THE BASIC IDEA—a local surrender in northern Italy—was straightforward. But the devil was in the details, and there was one complication after another. Wolff had repeatedly discussed the matter with the multi-talented Kesselring, a Luftwaffe general equally at home commanding air forces and ground troops. But just when Kesselring seemed on the point of yielding to Wolff’s arguments, Hitler transferred Kesselring to another command. Wolff had to instead work on his successor, General Heinrich von Vietinghoff—a more traditional army officer who was uncomfortable with the idea.
The regional friendly military command, Allied Forces Headquarters (AFHQ), wanted to form its own impressions of Wolff, and dispatched two of its most senior officers: the British Major General Terence Airey, responsible for intelligence, and the American Major General Lyman Lemnitzer, the assistant chief of staff at AFHQ. They met with Wolff in Switzerland on March 19.
Somehow Hitler and Himmler got wind of Wolff’s activities, without learning their full extent, and summoned him to Berlin for not one but two rounds of consultations. Wolff survived the hair-raising trips thanks to his good relationship with Hitler and his quick wits. He did take one precaution, which offers a clue as to what he expected, although not explicitly requested, from Dulles. Preparing a note to be delivered to the American in case Hitler or Himmler ordered his arrest, or if he died for any other reason, he asked that “Mr. Dulles… rehabilitate my name, publicizing my true, humane intentions; to make known that I acted not out of egotism…, but solely out of the conviction and hope of saving, as far as possible, the German people.” He also asked, “if this is possible,” that Dulles protect his two families, meaning his first and second wives and their children.
CHURCHILL AND American president Franklin D. Roosevelt were both briefed about Operation Sunrise, as Dulles had labeled the surrender negotiations. Churchill paid more attention to the matter than Roosevelt, who was seriously ill by that time. When Churchill insisted that the Soviets be informed, Stalin exploded in paranoid rage, accusing the British and Americans of maneuvering behind his back. (Nonsense, of course, since they had just told him what they were up to.) Roosevelt’s death on April 12 was yet another major complication, one that led Wolff to handwrite a letter of condolence to Dulles—the only one from an SS general officer to a senior American official. The prose was stiff, but the message was thoughtful: “…the passing of the President with whom you were so close must have been painful to you in equal measure as a man and a member of the government.” (Dulles was not actually close to Roosevelt but he was known in Switzerland as his personal representative.)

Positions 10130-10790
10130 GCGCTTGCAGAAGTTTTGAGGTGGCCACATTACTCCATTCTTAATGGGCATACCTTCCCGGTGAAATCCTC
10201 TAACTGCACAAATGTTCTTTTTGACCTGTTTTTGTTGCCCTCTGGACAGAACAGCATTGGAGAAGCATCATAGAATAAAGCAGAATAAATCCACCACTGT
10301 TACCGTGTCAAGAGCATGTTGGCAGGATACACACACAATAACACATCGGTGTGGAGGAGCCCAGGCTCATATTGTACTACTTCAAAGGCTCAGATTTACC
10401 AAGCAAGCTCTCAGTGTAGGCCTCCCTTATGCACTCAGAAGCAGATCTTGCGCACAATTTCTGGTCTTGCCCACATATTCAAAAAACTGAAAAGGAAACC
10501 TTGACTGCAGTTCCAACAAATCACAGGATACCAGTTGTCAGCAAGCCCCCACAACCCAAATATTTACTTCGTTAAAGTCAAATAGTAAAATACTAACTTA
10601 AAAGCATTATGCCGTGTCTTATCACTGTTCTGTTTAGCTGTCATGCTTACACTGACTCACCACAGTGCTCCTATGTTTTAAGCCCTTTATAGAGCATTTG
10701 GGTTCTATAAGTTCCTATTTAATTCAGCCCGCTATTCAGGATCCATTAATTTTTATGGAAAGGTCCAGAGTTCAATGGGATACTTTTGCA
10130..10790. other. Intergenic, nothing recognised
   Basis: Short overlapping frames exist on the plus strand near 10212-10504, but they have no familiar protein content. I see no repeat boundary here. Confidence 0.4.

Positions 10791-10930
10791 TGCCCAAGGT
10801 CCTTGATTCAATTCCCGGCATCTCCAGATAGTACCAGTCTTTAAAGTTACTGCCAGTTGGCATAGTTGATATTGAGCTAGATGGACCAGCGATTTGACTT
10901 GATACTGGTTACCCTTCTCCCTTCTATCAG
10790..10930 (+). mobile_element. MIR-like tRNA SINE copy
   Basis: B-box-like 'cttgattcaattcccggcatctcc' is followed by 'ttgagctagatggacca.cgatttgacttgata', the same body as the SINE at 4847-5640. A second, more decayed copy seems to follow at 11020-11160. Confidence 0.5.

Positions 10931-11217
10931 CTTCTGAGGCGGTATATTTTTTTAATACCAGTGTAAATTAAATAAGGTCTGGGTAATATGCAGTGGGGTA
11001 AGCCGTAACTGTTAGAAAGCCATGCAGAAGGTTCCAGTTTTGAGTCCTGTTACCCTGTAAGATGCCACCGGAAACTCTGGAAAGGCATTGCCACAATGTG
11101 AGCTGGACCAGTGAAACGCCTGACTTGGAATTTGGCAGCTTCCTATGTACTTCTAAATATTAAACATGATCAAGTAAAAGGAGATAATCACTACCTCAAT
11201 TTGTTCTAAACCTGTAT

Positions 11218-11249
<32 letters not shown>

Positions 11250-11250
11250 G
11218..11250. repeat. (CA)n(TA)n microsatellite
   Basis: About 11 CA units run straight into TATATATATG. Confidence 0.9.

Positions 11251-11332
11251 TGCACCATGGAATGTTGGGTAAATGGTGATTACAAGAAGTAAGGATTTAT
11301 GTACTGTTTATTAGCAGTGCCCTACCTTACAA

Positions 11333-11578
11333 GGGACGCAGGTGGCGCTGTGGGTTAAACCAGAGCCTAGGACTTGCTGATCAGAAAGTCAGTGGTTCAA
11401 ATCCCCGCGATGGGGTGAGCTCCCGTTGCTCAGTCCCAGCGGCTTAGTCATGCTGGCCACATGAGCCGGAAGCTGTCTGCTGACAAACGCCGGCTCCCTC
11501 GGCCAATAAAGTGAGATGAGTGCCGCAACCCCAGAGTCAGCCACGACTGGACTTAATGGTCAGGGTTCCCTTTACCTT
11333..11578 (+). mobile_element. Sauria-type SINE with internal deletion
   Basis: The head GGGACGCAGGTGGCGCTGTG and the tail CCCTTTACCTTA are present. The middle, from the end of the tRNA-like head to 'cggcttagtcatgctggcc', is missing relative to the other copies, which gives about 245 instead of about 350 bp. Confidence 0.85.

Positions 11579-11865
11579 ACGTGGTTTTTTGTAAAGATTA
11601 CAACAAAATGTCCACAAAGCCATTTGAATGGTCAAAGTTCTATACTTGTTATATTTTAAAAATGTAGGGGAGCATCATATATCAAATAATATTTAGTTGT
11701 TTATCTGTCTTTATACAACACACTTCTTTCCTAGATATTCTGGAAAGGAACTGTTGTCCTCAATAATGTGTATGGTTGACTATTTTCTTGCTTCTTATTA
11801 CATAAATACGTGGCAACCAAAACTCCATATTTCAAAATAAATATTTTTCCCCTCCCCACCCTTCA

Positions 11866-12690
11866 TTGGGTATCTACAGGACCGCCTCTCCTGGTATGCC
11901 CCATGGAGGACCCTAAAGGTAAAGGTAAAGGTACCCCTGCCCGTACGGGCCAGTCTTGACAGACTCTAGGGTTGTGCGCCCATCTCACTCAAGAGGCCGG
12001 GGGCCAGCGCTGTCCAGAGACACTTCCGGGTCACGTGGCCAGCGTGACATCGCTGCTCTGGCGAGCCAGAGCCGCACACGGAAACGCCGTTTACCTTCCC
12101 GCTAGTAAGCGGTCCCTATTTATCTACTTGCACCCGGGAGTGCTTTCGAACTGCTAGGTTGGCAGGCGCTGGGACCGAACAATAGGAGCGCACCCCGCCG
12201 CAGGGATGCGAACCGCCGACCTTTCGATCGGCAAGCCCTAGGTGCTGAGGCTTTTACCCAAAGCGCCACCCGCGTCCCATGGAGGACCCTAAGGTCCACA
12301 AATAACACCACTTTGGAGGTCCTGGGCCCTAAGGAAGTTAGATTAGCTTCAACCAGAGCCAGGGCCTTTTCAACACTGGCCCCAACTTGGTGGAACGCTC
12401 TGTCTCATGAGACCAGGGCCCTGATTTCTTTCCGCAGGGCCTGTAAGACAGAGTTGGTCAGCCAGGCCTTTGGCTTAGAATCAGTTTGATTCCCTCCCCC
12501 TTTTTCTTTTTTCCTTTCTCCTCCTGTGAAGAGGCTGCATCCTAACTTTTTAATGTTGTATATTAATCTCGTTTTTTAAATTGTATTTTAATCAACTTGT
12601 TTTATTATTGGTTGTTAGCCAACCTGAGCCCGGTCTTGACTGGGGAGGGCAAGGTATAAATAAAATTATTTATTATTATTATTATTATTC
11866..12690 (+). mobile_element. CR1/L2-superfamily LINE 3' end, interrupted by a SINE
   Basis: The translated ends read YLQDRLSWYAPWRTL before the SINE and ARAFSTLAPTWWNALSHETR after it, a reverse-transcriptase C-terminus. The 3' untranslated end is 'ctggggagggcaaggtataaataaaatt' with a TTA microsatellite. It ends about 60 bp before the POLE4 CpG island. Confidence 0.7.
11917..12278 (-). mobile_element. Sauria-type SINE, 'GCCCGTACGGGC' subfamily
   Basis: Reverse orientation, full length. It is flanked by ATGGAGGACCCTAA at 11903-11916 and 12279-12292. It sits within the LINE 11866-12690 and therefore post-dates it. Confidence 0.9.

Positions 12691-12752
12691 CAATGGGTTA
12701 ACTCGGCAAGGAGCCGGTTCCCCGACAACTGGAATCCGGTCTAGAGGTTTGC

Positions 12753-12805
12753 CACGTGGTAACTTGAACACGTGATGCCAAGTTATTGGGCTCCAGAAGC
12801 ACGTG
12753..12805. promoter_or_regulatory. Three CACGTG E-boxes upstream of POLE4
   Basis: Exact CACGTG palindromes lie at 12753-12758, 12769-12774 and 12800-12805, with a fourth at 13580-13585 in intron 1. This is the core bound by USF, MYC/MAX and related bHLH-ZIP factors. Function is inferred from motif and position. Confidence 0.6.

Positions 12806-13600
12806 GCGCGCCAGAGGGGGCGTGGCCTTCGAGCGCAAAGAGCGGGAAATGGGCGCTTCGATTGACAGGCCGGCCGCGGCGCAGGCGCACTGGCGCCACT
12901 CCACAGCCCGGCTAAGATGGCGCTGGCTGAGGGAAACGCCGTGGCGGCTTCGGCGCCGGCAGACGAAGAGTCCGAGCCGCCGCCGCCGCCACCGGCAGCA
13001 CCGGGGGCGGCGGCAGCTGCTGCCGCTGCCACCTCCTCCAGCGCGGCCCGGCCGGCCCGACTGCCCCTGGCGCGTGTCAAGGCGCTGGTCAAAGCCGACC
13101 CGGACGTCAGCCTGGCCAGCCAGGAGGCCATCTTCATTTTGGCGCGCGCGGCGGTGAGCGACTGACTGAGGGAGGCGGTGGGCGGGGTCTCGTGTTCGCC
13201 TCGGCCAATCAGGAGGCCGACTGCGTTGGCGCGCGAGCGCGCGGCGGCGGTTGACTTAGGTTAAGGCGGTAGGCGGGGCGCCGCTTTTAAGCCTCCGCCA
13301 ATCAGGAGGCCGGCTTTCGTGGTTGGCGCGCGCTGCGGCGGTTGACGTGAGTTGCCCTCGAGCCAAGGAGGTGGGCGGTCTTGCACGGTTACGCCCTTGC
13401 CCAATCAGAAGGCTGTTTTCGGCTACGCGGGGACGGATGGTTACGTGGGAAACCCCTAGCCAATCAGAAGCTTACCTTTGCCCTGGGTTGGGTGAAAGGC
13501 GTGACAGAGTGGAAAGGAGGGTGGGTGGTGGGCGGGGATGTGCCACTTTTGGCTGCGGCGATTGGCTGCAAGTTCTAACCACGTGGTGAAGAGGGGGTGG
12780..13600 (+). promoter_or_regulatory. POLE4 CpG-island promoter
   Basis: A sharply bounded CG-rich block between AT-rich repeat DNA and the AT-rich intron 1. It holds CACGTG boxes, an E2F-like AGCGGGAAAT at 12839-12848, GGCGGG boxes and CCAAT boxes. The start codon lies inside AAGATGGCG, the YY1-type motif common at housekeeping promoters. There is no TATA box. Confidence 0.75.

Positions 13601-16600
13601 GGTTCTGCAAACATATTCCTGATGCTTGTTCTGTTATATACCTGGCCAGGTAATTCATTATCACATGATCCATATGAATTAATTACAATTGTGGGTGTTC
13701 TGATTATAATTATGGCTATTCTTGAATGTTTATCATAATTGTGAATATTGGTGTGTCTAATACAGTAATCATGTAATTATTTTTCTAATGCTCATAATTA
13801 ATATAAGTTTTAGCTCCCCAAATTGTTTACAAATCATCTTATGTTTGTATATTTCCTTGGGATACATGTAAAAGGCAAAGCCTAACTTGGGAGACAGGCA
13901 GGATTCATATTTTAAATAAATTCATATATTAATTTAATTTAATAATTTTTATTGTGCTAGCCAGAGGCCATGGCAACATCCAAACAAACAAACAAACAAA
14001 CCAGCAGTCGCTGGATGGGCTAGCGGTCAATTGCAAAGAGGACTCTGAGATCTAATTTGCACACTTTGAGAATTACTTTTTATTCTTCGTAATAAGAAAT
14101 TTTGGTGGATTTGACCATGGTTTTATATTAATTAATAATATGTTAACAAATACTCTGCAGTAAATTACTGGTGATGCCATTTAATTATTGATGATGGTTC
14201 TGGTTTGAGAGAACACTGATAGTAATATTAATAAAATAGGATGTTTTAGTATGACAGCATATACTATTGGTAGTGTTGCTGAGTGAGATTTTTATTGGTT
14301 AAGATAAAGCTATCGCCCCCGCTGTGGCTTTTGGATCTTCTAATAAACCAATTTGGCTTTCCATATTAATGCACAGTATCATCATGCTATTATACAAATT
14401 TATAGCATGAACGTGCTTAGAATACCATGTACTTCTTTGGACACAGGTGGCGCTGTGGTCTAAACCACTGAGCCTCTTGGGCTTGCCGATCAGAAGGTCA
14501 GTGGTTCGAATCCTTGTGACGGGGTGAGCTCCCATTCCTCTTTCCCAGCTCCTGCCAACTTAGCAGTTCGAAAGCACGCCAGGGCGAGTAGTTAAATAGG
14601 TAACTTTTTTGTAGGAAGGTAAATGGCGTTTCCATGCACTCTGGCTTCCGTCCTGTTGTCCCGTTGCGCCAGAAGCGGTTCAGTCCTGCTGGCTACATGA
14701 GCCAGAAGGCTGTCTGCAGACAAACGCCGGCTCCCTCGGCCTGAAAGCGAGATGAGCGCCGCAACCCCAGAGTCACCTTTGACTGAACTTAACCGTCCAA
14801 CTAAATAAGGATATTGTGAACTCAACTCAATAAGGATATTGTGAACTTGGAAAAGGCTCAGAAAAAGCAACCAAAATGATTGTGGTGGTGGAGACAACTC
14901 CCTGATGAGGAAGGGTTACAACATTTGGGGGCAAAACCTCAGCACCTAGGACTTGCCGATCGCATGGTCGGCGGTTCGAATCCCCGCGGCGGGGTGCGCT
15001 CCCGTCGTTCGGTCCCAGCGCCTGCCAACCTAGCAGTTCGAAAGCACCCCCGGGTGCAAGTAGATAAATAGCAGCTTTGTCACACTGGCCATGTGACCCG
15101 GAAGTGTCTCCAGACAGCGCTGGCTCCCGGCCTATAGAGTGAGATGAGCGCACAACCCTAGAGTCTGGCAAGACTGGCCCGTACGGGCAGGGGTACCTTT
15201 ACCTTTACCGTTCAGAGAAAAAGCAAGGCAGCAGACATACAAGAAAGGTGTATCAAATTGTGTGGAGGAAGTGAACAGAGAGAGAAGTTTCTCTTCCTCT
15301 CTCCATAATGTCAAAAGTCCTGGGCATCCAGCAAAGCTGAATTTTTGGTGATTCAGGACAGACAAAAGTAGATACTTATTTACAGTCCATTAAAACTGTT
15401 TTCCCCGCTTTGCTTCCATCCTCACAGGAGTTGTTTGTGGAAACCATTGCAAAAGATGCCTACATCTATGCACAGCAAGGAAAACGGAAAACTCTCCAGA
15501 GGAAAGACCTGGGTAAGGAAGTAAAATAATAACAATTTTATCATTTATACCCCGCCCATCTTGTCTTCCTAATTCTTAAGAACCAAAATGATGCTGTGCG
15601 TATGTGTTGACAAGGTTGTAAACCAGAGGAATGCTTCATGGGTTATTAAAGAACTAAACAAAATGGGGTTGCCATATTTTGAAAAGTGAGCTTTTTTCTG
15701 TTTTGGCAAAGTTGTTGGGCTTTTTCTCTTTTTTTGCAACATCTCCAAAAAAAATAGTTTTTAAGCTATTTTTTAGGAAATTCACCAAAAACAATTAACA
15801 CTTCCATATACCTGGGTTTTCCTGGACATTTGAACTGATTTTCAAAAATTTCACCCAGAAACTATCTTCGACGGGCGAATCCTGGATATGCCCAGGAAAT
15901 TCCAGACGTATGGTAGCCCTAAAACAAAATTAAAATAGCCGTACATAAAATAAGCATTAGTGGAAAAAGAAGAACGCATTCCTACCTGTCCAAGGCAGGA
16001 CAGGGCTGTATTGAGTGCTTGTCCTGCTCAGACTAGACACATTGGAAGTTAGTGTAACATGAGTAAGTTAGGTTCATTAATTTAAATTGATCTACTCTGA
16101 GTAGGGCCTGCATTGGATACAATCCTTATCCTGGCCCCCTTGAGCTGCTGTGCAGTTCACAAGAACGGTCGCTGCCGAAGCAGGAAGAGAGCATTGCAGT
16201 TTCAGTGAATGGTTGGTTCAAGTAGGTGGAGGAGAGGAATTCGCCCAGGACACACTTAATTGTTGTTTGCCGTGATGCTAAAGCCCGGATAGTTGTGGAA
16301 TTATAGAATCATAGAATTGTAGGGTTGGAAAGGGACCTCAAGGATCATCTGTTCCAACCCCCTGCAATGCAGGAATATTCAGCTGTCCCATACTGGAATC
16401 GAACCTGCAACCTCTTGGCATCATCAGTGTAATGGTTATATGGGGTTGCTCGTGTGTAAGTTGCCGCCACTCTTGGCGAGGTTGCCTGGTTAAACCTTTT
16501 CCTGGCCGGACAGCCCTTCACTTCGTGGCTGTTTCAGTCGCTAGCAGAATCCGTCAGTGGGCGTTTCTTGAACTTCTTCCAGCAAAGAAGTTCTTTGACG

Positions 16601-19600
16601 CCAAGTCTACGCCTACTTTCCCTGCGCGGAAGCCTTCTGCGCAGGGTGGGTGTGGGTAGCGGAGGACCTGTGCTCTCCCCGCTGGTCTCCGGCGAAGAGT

By April 20—coincidentally Hitler’s birthday—there had been so many complications that the British and American chiefs of staff ordered Dulles to break the link to Wolff and let their armies get on with the war. They were tired of waiting for the Germans in Italy to agree among themselves, and they did not want any more arguments with Stalin. They also knew that their military position in Italy was growing stronger by the day.
Despite the obstacles, Wolff stayed the course, continuing to work on Vietinghoff. When Vietinghoff finally—and reluctantly— agreed to go along with the surrender, Wolff renewed his offer to the Allies. A few days later Italian partisans surrounded Wolff and a few of his men at a villa in northern Italy. The partisans appeared intent on capturing or killing him, which would have ended Operation Sunrise. A tense standoff ensued. Dulles sanctioned a multinational rescue team—two carloads of Swiss officials, OSS men, and even two SS border guards—who drove through the surrounding cordon and freed the SS general. When Wolff happened to encounter Dulles’s man Gaevernitz at a border crossing, Wolff fervently thanked him and insisted on shaking hands. One report has Wolff proceeding to hug Gaevernitz—which, if true, would have been another one-off event.
Since the Germans had agreed among themselves to proceed with the regional surrender, Washington and London, at Dulles’s and AFHQ’s urging, withdrew their opposition to accepting Wolff’s offer. Two plenipotentiaries—one for Wolff and the SS, one for Vietinghoff and the Wehrmacht—made their way to AFHQ at Caserta, Italy, to sign an instrument of surrender on April 29. It was the day before Hitler’s death by suicide at his bunker in Berlin, which Soviet troops were about to overrun.